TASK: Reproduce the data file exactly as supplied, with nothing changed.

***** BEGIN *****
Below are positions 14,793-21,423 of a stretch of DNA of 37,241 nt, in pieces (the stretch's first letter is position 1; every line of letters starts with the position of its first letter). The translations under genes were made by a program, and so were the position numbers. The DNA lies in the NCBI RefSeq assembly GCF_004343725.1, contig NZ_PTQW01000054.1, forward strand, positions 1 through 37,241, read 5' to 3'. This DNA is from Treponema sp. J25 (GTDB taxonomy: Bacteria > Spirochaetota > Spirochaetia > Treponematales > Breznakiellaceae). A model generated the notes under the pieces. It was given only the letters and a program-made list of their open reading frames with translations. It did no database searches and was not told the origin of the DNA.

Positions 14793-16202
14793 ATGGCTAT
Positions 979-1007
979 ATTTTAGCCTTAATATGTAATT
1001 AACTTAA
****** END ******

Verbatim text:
Below are positions 14,793-21,423 of a stretch of DNA of 37,241 nt, in pieces (the stretch's first letter is position 1; every line of letters starts with the position of its first letter). The translations under genes were made by a program, and so were the position numbers. The DNA lies in the NCBI RefSeq assembly GCF_004343725.1, contig NZ_PTQW01000054.1, forward strand, positions 1 through 37,241, read 5' to 3'. This DNA is from Treponema sp. J25 (GTDB taxonomy: Bacteria > Spirochaetota > Spirochaetia > Treponematales > Breznakiellaceae). A model generated the notes under the pieces. It was given only the letters and a program-made list of their open reading frames with translations. It did no database searches and was not told the origin of the DNA.

Positions 14793-16202
14793 ATGGCTAT
Positions 979-1007
979 ATTTTAGCCTTAATATGTAATT
1001 AACTTAA